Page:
Nonetheless, the clinical impact is significant for cancer patients and survivors who need image guidance for improved therapy and real-time risk assessment. As a community, we need to ensure that our discoveries that have clear evidence to fulfill unmet clinical needs actually translate into the clinic. We may need to pose our discoveries in the context of existing or new markets and educate both the clinical end-users and the patient population who can benefit from these advances. Given the number of unmet clinical needs that can be addressed using optical physics, and the advances in optical instrumentation, there is a bright future for biomedical optical imaging agents.

Acknowledgments

This work was supported by the NIH/NCI Network for Translation Research U54 CA136465 (SU), U54 CA136429 (UM), U54 CA136398 (WUSTL), and U54 CA136404 (UTHSC).

Article information

Biomed Opt Express. 2013 Jan 1; 4(1): 160–170.
Published online 2012 Dec 18. doi:  10.1364/BOE.4.000160
PMCID: PMC3539189
1The University of Texas Health Science Center at Houston, Center for Molecular Imaging, The Brown Foundation Institute of Molecular Medicine, 1825 Pressler Street, Houston, TX 77030, USA
2Washington University School of Medicine, Department of Radiology, St. Louis, MO 63110, USA
3The University of Michigan, School of Medicine, Department of Internal-Medicine-Division of Gastroenterology, Ann Arbor, MI 48109, USA
4University of Missouri Research Reactor Center (MURR), Radiopharmaceutical Sciences Institute, Nuclear Engineering and Sciences Institute, Nuclear Engineering, Columbia, MO 65211, USA
5Vanderbilt University, Department of Chemistry, Nashville, TN 37240, USA
6Stanford University, School of Medicine, Department of Pediatrics, Stanford, CA 94305, USA
Received 2012 Jul 26; Revised 2012 Nov 13; Accepted 2012 Nov 23.
Articles from Biomedical Optics Express are provided here courtesy of Optical Society of America

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Table 1

Overview of NTR teams and research strategies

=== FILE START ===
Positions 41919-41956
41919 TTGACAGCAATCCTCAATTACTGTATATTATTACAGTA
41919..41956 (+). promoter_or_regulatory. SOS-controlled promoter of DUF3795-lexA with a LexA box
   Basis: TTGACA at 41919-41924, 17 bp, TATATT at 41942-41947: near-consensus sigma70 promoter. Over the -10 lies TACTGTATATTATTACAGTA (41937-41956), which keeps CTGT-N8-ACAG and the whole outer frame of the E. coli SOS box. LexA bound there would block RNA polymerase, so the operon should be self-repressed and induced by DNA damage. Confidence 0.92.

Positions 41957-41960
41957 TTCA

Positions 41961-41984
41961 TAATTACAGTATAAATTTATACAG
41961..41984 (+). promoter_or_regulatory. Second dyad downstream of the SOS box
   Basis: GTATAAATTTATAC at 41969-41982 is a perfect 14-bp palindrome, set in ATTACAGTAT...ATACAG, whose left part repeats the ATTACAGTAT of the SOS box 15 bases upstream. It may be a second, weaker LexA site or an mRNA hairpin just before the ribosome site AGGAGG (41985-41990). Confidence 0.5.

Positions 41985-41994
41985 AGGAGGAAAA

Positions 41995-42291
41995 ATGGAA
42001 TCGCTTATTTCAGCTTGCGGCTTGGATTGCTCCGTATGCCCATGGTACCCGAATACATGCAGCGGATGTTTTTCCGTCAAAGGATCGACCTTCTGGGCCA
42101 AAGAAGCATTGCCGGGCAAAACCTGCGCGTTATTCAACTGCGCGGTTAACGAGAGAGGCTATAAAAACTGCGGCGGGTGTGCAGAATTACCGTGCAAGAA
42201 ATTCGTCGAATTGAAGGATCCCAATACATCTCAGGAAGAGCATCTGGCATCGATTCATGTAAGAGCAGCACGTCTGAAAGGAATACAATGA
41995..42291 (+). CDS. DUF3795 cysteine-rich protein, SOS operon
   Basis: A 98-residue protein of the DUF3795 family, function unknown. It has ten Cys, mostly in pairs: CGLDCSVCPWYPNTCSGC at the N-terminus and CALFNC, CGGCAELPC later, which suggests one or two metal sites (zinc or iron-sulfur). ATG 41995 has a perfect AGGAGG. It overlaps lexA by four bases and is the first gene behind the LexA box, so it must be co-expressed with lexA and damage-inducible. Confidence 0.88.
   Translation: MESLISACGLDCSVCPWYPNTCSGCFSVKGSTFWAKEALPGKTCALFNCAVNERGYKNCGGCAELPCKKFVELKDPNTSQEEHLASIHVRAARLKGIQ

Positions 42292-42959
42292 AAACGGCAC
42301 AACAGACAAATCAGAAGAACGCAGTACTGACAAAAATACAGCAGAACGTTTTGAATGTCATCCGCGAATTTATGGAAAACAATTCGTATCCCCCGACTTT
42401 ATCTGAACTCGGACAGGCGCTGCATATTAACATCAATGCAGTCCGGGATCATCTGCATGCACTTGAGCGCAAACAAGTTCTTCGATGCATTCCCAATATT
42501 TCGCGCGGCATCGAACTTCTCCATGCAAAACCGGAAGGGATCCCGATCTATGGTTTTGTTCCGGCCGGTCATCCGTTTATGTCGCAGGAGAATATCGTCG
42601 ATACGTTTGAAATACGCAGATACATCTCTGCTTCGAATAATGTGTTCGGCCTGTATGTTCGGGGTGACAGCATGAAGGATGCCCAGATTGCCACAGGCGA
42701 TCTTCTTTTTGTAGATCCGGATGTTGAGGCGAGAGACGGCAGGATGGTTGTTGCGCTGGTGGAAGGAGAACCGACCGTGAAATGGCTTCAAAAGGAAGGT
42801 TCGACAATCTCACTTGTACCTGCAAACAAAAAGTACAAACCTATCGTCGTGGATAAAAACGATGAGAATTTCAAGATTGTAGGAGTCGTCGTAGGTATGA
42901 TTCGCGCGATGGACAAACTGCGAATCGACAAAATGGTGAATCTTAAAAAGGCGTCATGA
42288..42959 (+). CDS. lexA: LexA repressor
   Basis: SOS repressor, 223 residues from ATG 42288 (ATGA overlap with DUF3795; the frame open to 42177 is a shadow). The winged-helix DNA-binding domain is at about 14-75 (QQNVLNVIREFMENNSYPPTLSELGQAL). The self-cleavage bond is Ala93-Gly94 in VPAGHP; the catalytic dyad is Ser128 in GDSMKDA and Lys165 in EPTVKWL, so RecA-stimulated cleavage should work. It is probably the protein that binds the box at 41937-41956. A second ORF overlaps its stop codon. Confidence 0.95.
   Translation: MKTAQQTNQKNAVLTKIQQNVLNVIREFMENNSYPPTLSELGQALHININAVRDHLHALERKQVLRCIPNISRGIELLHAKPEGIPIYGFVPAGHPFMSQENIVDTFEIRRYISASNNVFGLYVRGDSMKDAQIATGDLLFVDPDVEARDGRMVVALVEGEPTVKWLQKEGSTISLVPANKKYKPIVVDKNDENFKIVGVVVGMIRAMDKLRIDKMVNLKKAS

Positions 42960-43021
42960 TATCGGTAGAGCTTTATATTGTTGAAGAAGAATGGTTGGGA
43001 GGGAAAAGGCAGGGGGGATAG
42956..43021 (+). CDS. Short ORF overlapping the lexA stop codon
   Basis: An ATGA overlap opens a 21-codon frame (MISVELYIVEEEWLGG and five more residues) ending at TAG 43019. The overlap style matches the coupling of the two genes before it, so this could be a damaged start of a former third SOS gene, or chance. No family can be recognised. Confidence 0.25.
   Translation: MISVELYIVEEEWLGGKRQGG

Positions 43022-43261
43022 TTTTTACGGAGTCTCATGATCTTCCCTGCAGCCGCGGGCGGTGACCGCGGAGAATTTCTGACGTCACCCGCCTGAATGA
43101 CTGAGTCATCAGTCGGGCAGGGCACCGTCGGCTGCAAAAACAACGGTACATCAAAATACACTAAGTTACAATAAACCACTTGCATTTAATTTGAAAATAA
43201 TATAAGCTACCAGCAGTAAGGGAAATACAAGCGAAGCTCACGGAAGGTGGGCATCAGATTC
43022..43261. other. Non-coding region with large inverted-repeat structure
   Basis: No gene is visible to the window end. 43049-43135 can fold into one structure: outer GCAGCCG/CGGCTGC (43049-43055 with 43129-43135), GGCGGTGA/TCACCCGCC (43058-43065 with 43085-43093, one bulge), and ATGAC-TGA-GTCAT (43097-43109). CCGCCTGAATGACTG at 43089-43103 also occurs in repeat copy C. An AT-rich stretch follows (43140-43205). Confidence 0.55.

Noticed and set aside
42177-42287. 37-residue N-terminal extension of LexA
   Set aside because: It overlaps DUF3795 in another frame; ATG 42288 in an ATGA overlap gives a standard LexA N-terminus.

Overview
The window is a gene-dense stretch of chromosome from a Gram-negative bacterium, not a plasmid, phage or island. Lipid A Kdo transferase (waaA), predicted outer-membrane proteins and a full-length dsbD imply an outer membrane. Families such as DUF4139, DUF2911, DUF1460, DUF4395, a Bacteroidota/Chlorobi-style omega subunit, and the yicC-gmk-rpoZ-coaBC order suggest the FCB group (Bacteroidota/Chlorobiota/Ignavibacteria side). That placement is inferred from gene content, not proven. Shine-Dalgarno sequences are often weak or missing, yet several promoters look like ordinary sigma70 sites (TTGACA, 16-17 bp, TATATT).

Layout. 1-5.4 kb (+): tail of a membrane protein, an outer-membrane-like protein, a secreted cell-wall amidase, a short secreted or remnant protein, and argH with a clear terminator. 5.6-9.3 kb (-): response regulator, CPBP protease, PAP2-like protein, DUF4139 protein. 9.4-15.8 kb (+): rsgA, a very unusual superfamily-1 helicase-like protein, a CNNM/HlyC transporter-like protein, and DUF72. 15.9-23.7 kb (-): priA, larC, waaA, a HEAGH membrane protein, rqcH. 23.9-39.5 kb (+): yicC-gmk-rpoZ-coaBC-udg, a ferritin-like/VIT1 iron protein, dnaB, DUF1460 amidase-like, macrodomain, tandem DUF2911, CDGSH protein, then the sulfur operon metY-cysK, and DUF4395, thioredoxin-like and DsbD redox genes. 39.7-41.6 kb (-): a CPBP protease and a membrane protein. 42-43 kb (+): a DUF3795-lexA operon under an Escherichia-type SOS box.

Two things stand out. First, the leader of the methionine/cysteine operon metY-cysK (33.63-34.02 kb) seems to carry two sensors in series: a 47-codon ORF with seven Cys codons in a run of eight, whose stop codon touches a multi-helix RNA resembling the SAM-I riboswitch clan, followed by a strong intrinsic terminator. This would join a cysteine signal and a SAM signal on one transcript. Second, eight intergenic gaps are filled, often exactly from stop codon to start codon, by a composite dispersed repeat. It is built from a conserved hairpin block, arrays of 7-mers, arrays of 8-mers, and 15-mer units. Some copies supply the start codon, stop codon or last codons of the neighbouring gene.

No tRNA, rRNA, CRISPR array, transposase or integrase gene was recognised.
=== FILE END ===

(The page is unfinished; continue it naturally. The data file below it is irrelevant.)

Research TeamProgram TitleTechnology development strategyDisease models investigatedClinical Need/Relevance
SUMultimodal Imaging of GI Cancers for Diagnosis and Directed Therapy• Endoscopy
• Fluorescently
labeled COX-2
targeting probes
Gastrointestinal tract cancers• Molecularly guided detection
of neoplasia in the GI is
non-existent
• Optical imaging at time of
visual endoscopy will improve
sensitivity of endoscopic
detection in high risk cases
 
UMIn Vivo Detection of Neoplasia in the Digestive Tract• Multi-spectral
endoscopy
• Fluorescently
labeled peptides
Colonic neoplasia• Molecularly guided detection
of neoplasia in the colon is
non-existent
• Fluorescence molecular
imaging at time of visual
endoscopy will improve
sensitivity of endoscopic
detection in high risk cases
 
WUSTLPhotoacoustic/
Optical/ Ultrasonic Imaging of Sentinel Lymph Nodes and Metastases
• Photoacoustic
and diffuse
optical
tomography
• Dual-labeled
imaging probes
LN mapping in breast cancer• PAT techniques offer a high
resolution, non-ionizing
method for detecting SLNs
• Ability to combine the
sensitivity/specificity of optical
imaging with depth and
resolution of ultrasound
 
UTHSCDiagnostic Nodal Staging with Nuclear and NIR Molecular Optical Imaging• NIRF imaging
• Dual-labeled
imaging probes
Lymphatic imaging and LN detection in cancer•NIR fluorescence provides a
rapid method for visualizing
the lymphatic function
architecture not possible with
lymphoscintigraphy
•Dual-labeled imaging agents
targeting cancer in LNs lymph
nodes provide non-invasive
TNM staging through whole
body and intraoperative
imaging.

Fig. 1

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Pathways for developing and validating a molecular imaging agent (BD = biodistribution).

Fig. 2

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Screening and development of the COX-2 targeted agent, fluorocoxib by SU/VU.

Fig. 3

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Flowchart for screening, selection, preparation, and characterization of fluorescent peptide probes at UM.

Fig. 4

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Flowchart for synthesis and characterization multimodal agents for SLN mapping by WUSTL.

Fig. 5

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Flowchart for preparation and characterization of fluorescent and dual-labeled mAbs by UTHSC. (D/P = dye/protein ratio, QC = quality control).